India and Pakistan get a rare chance to score brownie points when they renew their intense, but intermittent, cricket rivalry in the Asia Cup one-day tournament which opens in Bangladesh on Tuesday.
On-field contests featuring the traditional foes, which attract millions of viewers around the cricket world, have fallen victim to political stand-offs between the two warring neighbours.
Since the World Cup semi-final in 2011, India and Pakistan have played just five one-day internationals and three Twenty20 matches against each other, mostly in multi-nation events.
Their most recent meeting was in the Champions Trophy last June when India won a rain-affected match in Birmingham by eight wickets and went on to win the tournament.
“Its always a big challenge playing against India because there is so much interest in the game,” said Pakistan captain Misbah-ul Haq. “India are a formidable side and we have to be at our best to win.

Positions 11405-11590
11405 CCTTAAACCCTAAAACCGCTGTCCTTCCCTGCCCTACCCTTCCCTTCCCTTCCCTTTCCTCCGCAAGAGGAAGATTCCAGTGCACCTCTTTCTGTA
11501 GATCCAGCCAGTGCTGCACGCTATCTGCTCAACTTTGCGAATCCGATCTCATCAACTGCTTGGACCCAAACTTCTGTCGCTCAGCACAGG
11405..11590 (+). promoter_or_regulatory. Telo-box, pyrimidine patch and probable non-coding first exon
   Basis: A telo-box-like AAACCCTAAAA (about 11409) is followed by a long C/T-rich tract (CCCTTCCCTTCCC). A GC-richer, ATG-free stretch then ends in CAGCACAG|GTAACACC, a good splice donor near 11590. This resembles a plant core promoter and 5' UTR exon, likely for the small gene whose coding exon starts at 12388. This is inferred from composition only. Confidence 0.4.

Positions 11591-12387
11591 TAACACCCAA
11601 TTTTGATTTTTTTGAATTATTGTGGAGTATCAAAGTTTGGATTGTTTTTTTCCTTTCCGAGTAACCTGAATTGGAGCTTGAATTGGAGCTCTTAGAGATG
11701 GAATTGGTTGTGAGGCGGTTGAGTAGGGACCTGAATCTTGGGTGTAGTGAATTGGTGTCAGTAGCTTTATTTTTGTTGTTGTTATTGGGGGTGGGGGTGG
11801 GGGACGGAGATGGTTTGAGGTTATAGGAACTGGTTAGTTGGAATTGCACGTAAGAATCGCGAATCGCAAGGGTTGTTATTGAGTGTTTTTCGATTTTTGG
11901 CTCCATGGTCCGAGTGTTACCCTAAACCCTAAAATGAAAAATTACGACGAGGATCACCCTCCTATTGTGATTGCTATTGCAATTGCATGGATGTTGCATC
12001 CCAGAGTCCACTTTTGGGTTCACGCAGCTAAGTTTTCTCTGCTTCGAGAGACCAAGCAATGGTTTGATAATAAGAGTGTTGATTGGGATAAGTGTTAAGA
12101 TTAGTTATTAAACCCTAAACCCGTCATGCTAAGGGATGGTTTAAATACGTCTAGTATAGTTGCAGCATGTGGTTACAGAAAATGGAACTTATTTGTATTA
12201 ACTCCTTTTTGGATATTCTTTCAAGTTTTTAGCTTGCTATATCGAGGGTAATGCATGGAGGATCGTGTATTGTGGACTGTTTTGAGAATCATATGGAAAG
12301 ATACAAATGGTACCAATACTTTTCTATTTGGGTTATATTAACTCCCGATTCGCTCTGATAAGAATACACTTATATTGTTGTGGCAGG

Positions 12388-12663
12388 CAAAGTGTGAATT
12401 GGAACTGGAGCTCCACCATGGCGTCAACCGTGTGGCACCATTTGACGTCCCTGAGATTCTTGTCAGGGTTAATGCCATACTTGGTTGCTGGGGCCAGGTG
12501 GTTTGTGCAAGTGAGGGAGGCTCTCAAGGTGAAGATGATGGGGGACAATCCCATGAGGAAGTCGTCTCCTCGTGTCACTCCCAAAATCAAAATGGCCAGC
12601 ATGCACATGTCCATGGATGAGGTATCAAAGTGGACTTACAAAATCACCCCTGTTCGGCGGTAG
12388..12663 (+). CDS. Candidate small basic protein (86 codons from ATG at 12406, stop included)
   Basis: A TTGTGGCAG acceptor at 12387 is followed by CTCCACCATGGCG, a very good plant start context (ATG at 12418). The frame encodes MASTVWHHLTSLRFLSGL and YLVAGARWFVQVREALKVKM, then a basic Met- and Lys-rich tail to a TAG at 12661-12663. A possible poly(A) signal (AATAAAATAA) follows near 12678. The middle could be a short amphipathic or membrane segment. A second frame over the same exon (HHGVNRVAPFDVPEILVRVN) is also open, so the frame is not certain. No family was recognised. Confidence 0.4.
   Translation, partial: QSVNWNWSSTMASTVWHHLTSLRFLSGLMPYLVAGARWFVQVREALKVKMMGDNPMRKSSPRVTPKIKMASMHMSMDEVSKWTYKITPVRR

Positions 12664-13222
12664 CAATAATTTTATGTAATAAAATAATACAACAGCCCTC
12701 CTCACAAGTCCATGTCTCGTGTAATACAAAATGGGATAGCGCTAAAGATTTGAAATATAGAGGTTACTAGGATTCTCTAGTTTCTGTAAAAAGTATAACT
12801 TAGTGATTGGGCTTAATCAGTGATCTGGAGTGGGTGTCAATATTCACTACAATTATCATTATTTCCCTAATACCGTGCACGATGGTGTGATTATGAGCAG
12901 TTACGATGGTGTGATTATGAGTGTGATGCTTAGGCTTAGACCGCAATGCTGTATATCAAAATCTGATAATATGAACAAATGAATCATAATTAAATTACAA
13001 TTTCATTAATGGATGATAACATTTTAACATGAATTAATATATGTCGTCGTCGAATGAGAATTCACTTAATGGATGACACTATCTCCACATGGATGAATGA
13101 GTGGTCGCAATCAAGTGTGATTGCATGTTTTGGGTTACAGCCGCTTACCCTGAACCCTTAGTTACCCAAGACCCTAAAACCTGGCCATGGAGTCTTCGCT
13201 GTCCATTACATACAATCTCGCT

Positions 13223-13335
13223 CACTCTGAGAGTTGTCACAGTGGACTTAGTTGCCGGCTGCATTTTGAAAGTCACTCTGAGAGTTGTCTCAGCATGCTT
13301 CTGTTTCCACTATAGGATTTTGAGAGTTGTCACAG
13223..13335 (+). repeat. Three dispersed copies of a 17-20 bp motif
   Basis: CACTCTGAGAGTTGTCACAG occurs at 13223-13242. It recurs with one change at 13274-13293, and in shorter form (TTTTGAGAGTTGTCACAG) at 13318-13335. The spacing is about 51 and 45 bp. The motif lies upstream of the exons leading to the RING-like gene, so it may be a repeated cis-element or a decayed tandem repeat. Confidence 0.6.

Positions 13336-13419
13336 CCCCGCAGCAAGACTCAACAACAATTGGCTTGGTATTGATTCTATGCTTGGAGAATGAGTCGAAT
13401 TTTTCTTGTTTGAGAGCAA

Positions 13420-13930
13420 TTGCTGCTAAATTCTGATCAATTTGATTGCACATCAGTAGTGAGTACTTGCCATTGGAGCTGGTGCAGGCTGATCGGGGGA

“We may not have played each other much recently, but I know it will be an exciting match.”
Pakistan begin the five-nation Asia Cup, the symbol of regional supremacy in the one-day game, as the defending champions, having won the 2012 edition in Dhaka.
World Cup holders India, Pakistan, Sri Lanka, hosts Bangladesh and new entrants Afghanistan will play each other once in the league with the top two qualifying for the final in Dhaka on March 8.
Pakistan take on Sri Lanka in the tournament opener in Fatullah, a suburban town south of Dhaka which will host the first five league matches before the action shifts to the Bangladeshi capital.
The high-profile India-Pakistan game has been scheduled for Sunday, March 2 at the Sher-e-Bangla stadium in Dhaka.
India, the most successful team in the Asia Cup with five titles in 11 editions so far, will be without inspirational captain Mahendra Singh Dhoni who was ruled out with a side strain.
Top-order batsman Virat Kohli will lead India, while Dinesh Karthik will replace Dhoni as wicket-keeper.